She is publishing her diary because of the way Martha died. What happened on that July day by the lake in Oxford was that Martha took what she thought was MDMA, better known as ecstasy. Shortly before 12.45pm, Anne-Marie texted her daughter to tell her the name of the hotel she’d booked in Bristol for the following weekend. Martha responded simply: “Cute.”
“That meant she approved,” smiles Anne-Marie. “She was looking forward to going away.”
Half an hour later, a number she didn’t recognise flashed up on Anne-Marie’s phone. She answered and the world as she’d known it for 15 years ended. “It was a woman calling. She said: ‘Your daughter is gravely ill and we are trying to save her,'” Anne-Marie remembers. A friend drove her to hospital, but Martha hadn’t arrived. “They told me they had no notification of the incident, and it was only when I said that the woman in the park had told me they’d called the air ambulance that they realised how serious it was and showed me to a side-room.”
When the ambulance arrived (Martha was brought by road in the end, because she wasn’t stable enough to travel by air), Anne-Marie was ushered into the emergency room where the crash team was desperately working on her. “But I knew, the second I saw her, that she was dead,” says Anne-Marie. In her book, she describes what happened next. “I was calling to her in the tone I last heard when I gave birth to her.” And then: “I couldn’t breathe once they announced what I already knew: my fingers and toes were tingling. They put me on a wheeled chair and asked me what I wanted to do. What do I want to do? I don’t know what to do – what do you do in a situation like this?”
In many ways that question has become a daily mantra in Anne-Marie’s mind. Just as there is no name for her condition, so there is no blueprint, no strategy, no recipe for dealing with a loss like hers. There are no children to carry on for and there’s no partner to keep her going.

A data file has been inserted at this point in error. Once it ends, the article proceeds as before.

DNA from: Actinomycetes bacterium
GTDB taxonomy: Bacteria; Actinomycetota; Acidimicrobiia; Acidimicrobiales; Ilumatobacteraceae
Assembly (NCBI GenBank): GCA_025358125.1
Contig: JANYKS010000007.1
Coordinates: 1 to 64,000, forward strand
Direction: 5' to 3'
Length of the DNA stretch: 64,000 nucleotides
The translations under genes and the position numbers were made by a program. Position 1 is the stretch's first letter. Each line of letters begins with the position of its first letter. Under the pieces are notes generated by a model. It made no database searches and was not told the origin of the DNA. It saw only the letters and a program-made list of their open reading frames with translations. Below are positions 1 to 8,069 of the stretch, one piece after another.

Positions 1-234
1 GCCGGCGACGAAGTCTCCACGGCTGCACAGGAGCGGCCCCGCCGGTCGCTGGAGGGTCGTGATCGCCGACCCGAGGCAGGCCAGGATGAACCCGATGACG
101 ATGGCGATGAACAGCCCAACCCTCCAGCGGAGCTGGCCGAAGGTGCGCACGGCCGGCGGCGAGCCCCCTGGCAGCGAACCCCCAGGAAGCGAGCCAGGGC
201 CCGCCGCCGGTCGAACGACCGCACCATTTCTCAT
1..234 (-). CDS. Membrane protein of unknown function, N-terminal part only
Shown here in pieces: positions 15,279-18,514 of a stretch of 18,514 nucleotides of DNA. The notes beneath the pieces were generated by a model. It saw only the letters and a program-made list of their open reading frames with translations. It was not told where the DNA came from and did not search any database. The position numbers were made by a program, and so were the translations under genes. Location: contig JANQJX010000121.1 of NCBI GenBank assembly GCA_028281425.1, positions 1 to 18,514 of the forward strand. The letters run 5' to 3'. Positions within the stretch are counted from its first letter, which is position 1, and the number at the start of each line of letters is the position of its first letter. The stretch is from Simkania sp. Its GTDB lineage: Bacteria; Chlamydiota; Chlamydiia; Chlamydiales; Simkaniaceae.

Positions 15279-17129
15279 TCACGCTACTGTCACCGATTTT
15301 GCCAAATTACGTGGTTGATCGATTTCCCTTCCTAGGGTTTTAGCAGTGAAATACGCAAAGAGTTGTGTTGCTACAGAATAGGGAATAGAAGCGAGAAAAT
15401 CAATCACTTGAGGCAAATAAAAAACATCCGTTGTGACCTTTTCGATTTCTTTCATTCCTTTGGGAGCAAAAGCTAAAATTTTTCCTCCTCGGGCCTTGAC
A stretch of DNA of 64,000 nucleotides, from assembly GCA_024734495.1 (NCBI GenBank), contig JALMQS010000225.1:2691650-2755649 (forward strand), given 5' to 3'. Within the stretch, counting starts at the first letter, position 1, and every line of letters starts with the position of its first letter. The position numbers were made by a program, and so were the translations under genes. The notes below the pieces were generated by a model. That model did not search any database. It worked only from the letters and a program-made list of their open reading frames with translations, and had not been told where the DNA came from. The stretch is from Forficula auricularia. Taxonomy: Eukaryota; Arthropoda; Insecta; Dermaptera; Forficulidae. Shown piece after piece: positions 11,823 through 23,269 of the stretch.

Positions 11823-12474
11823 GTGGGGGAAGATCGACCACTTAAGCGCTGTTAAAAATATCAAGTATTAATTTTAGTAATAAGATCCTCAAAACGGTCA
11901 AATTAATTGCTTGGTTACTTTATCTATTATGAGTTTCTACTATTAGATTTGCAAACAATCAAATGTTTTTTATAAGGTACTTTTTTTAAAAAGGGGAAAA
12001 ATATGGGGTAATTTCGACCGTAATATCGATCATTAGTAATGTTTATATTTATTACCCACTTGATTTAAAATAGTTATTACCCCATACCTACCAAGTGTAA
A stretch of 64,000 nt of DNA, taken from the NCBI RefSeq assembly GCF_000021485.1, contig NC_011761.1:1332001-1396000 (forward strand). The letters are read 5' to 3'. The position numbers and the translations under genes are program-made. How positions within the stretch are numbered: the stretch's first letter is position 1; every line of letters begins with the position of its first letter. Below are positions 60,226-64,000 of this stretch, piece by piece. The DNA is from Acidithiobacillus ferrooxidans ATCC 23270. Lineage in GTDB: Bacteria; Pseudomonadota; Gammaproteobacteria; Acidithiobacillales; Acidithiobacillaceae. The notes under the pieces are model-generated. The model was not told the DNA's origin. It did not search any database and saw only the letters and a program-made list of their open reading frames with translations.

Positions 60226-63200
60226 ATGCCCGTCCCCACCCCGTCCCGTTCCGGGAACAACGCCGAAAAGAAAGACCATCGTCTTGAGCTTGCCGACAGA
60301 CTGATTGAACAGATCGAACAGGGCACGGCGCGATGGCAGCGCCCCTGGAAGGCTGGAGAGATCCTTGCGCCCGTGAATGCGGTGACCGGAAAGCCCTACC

All that makes sense to Anne-Marie is to document the experience in the hope that others will learn from it. She believes this is happening already among Martha’s friends in Oxford. “Some say they’ll never touch drugs now – they didn’t realise how dangerous something like Ecstasy could be.”
She hopes parents of teenagers will ask more questions, take the threat of drugs more seriously. “Because it wasn’t just Martha – so many teenagers are buying and taking drugs. I honestly believe that if it could happen to us, it could happen to anyone. She couldn’t have imagined that this could mean the end of her life, at the age of 15.”
Almost half a year on, Anne-Marie is about to go through her first Christmas and New Year in her new, “smothered” state. On what would have been Martha’s 16th birthday, on 30 October, a group of her friends joined her in the park where she died, and at 6.41am, the exact time she was born, they lit lanterns by the lake in her memory. Anne-Marie feels a responsibility to be there for Martha’s many teenage friends, for whom her death could hardly have been more shocking. “So many of them have been deeply affected by it – I want to help them find peace and to remember her.”
Remembering Martha is never difficult for her mother. “If I just close my eyes I can feel the brush of her lips against my cheek,” she says. The girl she recalls was quirky and fun and cheeky and happy – and, in the last few months of her life, amid the tumult of adolescence, a bit rebellious and restless. She loved music, and was hoping to go to her first festival next summer. Two days before her death she went on a school trip to the Natural History Museum; she was keen on science, and might have gone on to do engineering. In the short term, though, her big ambition was to get her mum to say yes to a day shopping in London with her friends.